Tipping and cueing with Deimos Imaging’s sensors provides essential information for effective maritime situational awareness and for the detection of illegal or irregular activities at sea.
Cost effective monitoring solution coordinating Medium Resolution (MR) detection product, such as Deimos-1, and Very High Resolution (VHR) identification product, such as Deimos-2, for a synergistic tipping and cueing.
Coordinated activities between sensors with different spatial and spectral resolutions are crucial for maritime surveillance, especially in locations that are very distant from each other and where having people on the ground is difficult. Our satellite imagery is the perfect source of information to monitor overseas territories in areas such as the South China Sea and Antarctica. It allows to capture reliable imagery and it ensures accurate and timely monitoring over sites located in remote areas, where it’s difficult to get up to date and reliable information otherwise. Both satellites are operated continuously through a 24/7/365 service and a global network of five ground stations that ensure a contact every orbit with each of them, and allow to command and download data every 90 minutes.
Tipping and cueing proved very useful for maritime surveillance including vessel monitoring and tracking, ship detection and identification. Thus, Deimos Imaging's imagery is the perfect solution to feed integrated maritime services with fresh and reliable information as well as to support maritime control activities.
ship detection with MR Deimos-1 product (left and middle) and ship identification with VHR Deimos-2 product (right).
With the raise of tensions in the South China Sea in early 2016, Deimos Imaging, launched a monitoring campaign to acquire archive imagery over this area and to demonstrate the coordinated use of its two satellites for imagery intelligence applications: the wide-swath and the Medium Resolution (MR) of Deimos-1 and the more narrow-swath and Very High Resolution (VHR) Deimos-2.
South China Sea disputed islands map, Fiery Cross Reef is located in the central part (left). Deimos-1 111000 sqkm image over South China (right).
The synergistic tipping and cueing technique allows to collect information by coordinating activities between Deimos Imaging’s sensors. This methodology consists in tasking one satellite with a wide swath to get the broad picture of a hotspot and detect possible changes, activities, and elements of interest. A careful analysis of the data collected provides a general overview and critical knowledge that can be used as a base map to then task other satellites with different spectral and spatial resolution such as Deimos-2. In addition, Having different spectral bands is very useful to highlight and better detect vessels and ships, while the very high spatial resolution is important to identify them.
In addition, Deimos Imaging's 24/7/365 emergency service ensures delivery in Near Real Time - 45 minutes from acquisition.
17 March 2015: dredging and construction activities are clearly visible.
23 March 2015: the airstrip starts to be built up along with the point defense in the left corner and the construction site where radar/sensor arrays will be placed.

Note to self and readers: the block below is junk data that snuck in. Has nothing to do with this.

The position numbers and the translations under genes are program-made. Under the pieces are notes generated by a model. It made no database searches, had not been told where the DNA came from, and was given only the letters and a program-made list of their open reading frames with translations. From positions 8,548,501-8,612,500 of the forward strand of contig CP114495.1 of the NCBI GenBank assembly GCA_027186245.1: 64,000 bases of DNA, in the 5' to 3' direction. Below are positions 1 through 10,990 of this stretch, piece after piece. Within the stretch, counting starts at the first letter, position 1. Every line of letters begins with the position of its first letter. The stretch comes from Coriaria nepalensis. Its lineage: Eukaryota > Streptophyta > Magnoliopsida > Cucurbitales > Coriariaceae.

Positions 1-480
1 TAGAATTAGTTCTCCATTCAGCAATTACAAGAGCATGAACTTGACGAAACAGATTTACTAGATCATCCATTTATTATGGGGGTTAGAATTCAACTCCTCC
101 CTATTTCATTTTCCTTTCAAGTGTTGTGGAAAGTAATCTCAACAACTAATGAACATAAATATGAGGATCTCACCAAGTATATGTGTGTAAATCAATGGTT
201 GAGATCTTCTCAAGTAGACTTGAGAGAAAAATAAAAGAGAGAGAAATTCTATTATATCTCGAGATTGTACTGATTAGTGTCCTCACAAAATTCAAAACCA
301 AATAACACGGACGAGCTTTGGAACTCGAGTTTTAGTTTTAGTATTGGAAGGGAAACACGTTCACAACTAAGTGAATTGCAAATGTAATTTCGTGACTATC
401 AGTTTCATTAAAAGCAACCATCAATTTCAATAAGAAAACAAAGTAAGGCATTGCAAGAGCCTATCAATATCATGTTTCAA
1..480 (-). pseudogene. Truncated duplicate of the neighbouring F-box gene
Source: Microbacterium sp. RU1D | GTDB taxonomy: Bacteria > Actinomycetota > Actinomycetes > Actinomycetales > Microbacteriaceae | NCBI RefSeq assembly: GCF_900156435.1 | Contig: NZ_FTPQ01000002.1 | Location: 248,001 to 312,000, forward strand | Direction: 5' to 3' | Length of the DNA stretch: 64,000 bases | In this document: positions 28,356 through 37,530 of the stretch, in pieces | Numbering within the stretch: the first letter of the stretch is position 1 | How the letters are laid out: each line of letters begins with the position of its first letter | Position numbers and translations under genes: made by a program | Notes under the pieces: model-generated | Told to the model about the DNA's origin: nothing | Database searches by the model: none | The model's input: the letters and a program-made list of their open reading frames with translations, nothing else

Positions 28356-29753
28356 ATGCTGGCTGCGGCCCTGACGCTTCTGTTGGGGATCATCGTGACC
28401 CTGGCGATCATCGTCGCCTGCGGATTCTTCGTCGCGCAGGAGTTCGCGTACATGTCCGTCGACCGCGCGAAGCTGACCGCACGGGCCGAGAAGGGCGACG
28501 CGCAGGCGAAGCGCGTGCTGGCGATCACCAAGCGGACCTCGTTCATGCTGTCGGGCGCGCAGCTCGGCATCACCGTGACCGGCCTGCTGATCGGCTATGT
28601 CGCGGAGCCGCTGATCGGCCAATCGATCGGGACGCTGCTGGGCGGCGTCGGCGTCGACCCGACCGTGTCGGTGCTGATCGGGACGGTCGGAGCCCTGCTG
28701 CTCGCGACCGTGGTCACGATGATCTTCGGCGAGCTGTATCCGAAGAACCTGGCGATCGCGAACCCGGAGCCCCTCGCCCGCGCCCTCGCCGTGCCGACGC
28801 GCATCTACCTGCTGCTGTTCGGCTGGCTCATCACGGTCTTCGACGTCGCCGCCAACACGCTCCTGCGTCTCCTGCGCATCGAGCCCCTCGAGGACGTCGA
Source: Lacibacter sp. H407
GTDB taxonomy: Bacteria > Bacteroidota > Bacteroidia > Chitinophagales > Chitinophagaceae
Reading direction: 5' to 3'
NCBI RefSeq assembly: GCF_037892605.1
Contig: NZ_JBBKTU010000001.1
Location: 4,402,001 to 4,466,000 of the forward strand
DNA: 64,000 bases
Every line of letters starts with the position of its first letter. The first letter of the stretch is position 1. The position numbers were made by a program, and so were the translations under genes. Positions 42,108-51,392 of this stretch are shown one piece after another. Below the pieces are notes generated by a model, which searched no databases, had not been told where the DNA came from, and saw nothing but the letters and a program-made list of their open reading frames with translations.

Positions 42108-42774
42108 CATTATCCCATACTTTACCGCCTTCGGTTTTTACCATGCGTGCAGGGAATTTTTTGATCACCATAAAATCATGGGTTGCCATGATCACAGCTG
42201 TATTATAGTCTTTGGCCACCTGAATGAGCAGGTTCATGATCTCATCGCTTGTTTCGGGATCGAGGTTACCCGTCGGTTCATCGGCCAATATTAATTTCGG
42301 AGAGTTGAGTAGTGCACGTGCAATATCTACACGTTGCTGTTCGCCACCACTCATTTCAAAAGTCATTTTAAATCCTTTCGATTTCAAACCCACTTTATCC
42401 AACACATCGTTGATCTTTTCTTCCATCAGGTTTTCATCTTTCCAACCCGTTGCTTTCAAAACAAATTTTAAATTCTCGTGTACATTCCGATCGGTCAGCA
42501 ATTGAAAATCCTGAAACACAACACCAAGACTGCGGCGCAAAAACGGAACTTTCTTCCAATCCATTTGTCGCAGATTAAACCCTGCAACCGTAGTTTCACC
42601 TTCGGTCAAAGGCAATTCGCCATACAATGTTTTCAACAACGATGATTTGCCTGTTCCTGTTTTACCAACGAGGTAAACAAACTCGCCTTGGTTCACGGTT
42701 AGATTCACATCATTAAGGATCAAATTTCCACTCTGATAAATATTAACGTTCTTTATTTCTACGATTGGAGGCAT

24 November 2015: the central part of the island is fully covered by lots of new constructions.
24 April 2017: after 2 years of construction works, the facilities in the island include: an airstrip, radar/sensor arrays, hangars, mobile missile shelters and point defenses.
6 February 2018: large underground structures likely intended to house munitions and other essential materiel have been completed and entirely buried.
Following the recent developments in Antarctica, Deimos Imaging launched a campaign to monitor the Larsen C ice shelf and the freshly calved A68 iceberg with Deimos-1 and Deimos-2. It is specially complicated to get pictures of Antarctica because of its long winter nights and the frequent cloud cover. Scientist had to rely mainly on polar satellites such as Sentinel-1, which use radar to see through dense cloud cover and regardless light conditions. Nonetheless, Deimos Imaging managed to capture exclusive optical imagery with Deimos-1 and Deimos-2.
Deimos-1 was specifically designed to timely monitor vast regions, thanks to its very wide 650-km wide swath. Additionally, Deimos-2 very-high resolution data is a key source of information to detect changes in incredible detail that complement ground assessment information. Thanks to the very high revisit frequency of both sensors, 2 days average revisit time worldwide for Deimos-2 and 3 days for Deimos-1, a synergistic use of both sensors ensures a remarkable capacity of imaging the Earth’s surface cloud-free.
The images captured over Antarctica’s Larsen C Ice Shelf since the calving of the Iceberg A68, allowed to perform a change detection and a multitemporal comparison of the berg’s trajectory.
In this campaign, a synergistic tipping and cueing was carried out, collecting information and coordinating activities between Deimos Imaging’s sensors. Thanks to its wide swath and high revisit time, Deimos-1 pinpointed where the main developments were going on in the Larsen C ice shelf and its surroundings; then, this information was used to task the very-high-resolution Deimos-2 over the identified areas, to get much more detailed imagery that allowed a very accurate measurement of the crack’s extension. This procedure of tipping and cueing was applied reversely too, when Deimos-2 captured a fraction of a large area and thereupon Deimos-1 was tasked to cover its whole extent.
Larsen C Ice Shelf and iceberg A68 pictured by DEIMOS-1 on July 31 and by DEIMOS-2 on July 28, 31
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